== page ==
Hey, America—Is it less patriotic to kneel or to beat up a child during the national anthem?

Americans seem to have a seriously hard time not messing with freedom when it comes to the national anthem—as well as some super inconsistent definitions of patriotism.

Case in point: A Montana man has been arrested for felony assault after slamming a 13-year-old to the ground during the national anthem prior to a rodeo. The boy was wearing a baseball cap and refused to take it off when Curt James Brockway, 39, asked him to.

The boy swore at Brockway in response, and then the military veteran grabbed the boy the neck and slammed him into the ground. His injuries were so serious he had to be airlifted to a hospital two states away.

After the assault, Brockway insisted to the people at the scene that he had done the right thing because the boy was disrespecting the anthem.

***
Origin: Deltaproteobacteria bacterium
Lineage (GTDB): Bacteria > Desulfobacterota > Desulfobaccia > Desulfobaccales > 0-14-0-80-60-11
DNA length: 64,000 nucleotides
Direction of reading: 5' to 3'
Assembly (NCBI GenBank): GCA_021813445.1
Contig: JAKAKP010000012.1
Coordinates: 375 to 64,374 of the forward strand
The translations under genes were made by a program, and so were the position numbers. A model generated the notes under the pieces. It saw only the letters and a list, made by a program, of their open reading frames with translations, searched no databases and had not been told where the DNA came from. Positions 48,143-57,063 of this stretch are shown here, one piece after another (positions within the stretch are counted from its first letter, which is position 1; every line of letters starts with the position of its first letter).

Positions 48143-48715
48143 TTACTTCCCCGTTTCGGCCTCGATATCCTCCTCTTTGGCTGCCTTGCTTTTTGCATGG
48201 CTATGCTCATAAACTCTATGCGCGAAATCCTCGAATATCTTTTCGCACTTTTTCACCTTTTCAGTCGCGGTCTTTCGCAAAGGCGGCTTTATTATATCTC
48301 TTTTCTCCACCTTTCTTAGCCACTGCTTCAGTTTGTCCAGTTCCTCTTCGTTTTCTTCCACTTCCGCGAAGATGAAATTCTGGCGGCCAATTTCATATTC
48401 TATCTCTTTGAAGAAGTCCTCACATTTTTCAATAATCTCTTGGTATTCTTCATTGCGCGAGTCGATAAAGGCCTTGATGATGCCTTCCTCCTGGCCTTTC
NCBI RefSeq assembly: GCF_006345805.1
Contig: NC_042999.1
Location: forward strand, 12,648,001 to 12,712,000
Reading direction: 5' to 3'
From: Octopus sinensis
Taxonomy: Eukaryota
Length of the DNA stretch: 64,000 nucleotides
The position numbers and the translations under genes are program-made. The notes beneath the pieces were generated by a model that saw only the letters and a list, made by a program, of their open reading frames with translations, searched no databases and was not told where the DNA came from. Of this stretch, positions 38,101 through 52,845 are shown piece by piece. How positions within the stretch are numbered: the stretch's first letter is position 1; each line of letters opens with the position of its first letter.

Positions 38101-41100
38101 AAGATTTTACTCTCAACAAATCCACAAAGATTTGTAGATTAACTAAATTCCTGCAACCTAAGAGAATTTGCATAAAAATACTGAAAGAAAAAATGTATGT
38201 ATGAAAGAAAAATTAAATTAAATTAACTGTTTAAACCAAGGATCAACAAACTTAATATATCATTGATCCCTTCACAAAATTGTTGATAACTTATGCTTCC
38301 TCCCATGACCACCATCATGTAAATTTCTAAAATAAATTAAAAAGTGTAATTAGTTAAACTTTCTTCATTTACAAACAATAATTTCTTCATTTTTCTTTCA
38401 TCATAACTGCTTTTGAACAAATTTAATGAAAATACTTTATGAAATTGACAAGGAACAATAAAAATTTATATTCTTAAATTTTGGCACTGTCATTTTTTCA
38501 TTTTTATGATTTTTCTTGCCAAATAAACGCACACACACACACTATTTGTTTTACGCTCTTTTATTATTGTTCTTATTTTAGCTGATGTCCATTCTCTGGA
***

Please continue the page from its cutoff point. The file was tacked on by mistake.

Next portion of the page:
So let me get this straight. It's an abomination to wear a hat or to quietly take a knee during the national anthem, right? It's disrespectful to the flag, to the country, to our veterans, to the souls of those who have died defending our freedom to protest peacefully…

Wait, I'm getting confused. Anyway, it's disrespectful.

But to beat up a child while the anthem plays is...an act of patriotism?

RELATED: No, players aren't 'protesting the anthem.' Fox News' Shep Smith explains perfectly.

Brockway's lawyer says that his client thought he was just doing what President Trump wanted him to do. "His commander in chief is telling people that if they kneel, they should be fired, or if they burn a flag, they should be punished," the lawyer told the Missoulian. "Trump never necessarily says go hurt somebody, but the message is absolutely clear."